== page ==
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Beyond Face Value: Does Involuntary Emotional Anticipation Shape the Perception of Dynamic Facial Expressions?

Palumbo, L; Jellema, Tjeerd


L Palumbo


Emotional facial expressions are immediate indicators of the affective dispositions of others. Recently it has been shown thatearly stages of social perception can already be influenced by (implicit) attributions made by the observer about the agent'smental state and intentions. In the current study possible mechanisms underpinning distortions in the perception ofdynamic, ecologically-valid, facial expressions were explored. In four experiments we examined to what extent basicperceptual processes such as contrast/context effects, adaptation and representational momentum underpinned theperceptual distortions, and to what extent ‘emotional anticipation', i.e. the involuntary anticipation of the other's emotionalstate of mind on the basis of the immediate perceptual history, might have played a role. Neutral facial expressionsdisplayed at the end of short video-clips, in which an initial facial expression of joy or anger gradually morphed into a neutralexpression, were misjudged as being slightly angry or slightly happy, respectively (Experiment 1). This response biasdisappeared when the actor's identity changed in the final neutral expression (Experiment 2). Videos depicting neutral-tojoy-to-neutral and neutral-to-anger-to-neutral sequences again produced biases but in opposite direction (Experiment 3).The bias survived insertion of a 400 ms blank (Experiment 4). These results suggested that the perceptual distortions werenot caused by any of the low-level perceptual mechanisms (adaptation, representational momentum and contrast effects).We speculate that especially when presented with dynamic, facial expressions, perceptual distortions occur that reflect‘emotional anticipation' (a low-level mindreading mechanism), which overrules low-level visual mechanisms. Underpinningneural mechanisms are discussed in relation to the current debate on action and emotion understanding.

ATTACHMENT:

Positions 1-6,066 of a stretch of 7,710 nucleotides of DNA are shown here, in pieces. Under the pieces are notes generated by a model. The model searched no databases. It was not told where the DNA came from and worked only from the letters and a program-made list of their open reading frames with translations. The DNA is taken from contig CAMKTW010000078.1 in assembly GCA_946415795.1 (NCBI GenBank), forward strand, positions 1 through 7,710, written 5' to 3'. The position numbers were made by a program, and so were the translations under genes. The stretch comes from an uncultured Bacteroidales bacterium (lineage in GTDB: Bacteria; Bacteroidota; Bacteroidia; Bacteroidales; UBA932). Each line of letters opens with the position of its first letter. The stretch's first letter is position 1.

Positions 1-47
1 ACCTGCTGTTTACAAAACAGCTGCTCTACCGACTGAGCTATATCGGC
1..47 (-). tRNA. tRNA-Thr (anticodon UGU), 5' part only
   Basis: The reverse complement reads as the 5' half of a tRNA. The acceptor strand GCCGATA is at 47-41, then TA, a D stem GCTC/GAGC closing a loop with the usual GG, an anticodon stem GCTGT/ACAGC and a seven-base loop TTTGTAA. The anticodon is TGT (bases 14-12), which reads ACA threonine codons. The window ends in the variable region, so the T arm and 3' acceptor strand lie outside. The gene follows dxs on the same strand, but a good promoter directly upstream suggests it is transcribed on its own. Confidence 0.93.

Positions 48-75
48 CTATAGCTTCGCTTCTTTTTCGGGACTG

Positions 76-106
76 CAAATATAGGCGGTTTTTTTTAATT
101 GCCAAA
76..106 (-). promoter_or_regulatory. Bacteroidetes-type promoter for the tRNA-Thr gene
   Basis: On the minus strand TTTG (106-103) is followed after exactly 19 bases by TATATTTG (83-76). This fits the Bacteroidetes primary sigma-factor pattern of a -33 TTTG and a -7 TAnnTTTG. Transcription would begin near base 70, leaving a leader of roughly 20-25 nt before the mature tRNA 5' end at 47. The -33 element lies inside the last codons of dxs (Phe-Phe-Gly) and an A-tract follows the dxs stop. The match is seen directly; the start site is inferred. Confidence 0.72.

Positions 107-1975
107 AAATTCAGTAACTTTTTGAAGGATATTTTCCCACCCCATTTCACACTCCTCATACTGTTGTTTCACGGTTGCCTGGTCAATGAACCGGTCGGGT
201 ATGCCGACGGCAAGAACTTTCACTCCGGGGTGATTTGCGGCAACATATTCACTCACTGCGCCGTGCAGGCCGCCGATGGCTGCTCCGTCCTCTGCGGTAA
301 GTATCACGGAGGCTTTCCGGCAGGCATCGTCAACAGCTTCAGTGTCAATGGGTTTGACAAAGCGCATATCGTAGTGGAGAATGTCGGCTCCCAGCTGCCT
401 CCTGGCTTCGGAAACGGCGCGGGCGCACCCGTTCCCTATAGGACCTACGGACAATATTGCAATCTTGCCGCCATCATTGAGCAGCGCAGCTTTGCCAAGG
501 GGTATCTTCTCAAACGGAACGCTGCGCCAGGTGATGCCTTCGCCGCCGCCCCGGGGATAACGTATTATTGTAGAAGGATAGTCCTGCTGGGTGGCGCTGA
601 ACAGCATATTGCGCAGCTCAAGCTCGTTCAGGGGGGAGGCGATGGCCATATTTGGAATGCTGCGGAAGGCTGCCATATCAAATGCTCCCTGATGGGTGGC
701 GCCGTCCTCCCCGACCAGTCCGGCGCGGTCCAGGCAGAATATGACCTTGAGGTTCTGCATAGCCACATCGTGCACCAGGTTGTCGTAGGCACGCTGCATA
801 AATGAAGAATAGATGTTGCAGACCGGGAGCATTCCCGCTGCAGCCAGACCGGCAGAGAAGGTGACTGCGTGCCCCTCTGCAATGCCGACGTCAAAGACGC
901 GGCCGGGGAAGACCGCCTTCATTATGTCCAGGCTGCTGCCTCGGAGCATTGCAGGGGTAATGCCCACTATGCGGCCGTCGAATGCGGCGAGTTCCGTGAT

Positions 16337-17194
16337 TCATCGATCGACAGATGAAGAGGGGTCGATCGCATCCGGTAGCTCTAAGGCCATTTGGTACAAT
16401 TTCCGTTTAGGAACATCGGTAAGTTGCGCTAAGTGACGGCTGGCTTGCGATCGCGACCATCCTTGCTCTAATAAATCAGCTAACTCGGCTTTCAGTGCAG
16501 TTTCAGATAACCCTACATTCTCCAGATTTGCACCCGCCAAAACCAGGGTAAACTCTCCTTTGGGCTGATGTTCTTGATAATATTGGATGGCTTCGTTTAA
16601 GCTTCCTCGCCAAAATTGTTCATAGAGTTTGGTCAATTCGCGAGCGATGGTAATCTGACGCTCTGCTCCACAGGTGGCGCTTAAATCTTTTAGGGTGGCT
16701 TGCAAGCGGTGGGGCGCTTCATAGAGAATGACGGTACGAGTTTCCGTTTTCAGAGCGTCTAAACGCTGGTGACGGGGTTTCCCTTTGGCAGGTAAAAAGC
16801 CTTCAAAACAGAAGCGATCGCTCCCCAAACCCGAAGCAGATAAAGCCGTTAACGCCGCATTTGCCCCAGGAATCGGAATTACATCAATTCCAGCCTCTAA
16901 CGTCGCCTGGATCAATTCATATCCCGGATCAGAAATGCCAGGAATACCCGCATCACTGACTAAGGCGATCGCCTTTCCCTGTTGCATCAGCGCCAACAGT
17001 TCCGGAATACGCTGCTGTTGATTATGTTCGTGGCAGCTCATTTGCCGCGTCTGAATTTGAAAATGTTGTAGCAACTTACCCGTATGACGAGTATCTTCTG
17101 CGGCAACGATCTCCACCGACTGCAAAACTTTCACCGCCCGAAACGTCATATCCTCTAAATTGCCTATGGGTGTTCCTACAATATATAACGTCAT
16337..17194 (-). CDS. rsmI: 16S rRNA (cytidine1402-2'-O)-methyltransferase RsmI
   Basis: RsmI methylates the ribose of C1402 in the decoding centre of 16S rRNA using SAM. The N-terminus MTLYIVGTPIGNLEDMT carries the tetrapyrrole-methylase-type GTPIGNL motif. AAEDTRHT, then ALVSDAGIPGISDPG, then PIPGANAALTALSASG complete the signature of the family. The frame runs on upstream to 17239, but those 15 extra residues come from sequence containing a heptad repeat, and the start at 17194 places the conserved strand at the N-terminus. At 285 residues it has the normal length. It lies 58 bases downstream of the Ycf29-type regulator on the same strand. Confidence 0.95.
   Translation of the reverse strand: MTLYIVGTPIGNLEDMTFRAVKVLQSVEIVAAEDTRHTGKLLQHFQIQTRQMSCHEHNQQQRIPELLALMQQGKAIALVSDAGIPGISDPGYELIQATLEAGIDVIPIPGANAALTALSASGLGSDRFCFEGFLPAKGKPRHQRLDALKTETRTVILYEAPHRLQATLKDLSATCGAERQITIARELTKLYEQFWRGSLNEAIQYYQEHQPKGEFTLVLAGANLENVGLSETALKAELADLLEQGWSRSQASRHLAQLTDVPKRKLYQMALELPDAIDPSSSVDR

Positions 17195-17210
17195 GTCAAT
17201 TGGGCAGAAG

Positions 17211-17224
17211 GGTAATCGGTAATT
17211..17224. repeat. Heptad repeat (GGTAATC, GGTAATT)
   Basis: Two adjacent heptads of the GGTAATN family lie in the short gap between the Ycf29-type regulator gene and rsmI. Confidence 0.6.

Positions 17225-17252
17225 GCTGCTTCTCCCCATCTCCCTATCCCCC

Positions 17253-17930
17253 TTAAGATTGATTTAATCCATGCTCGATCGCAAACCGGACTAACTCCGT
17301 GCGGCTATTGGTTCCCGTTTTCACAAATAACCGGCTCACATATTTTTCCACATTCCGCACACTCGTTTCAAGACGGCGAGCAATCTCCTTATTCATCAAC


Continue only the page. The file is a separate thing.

Palumbo, L., & Jellema, T. (2013). Beyond Face Value: Does Involuntary Emotional Anticipation Shape the Perception of Dynamic Facial Expressions?. PLoS ONE, 8(2), Article e56003.

Journal Article Type Article
Acceptance Date Jan 4, 2013
Online Publication Date Feb 11, 2013
Publication Date Dec 31, 2013
Deposit Date May 15, 2022
Publicly Available Date May 27, 2022
Journal PLoS ONE
Print ISSN 1932-6203
Publisher Public Library of Science
Peer Reviewed Peer Reviewed
Volume 8
Issue 2
Article Number e56003
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Published article (615 Kb)

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Copyright Statement
Copyright: © 2013 Palumbo, Jellema. This is an open-access article distributed under the terms of the Creative Commons Attribution License, which permits unrestricted use, distribution, and reproduction in any medium, provided the original author and source are credited.

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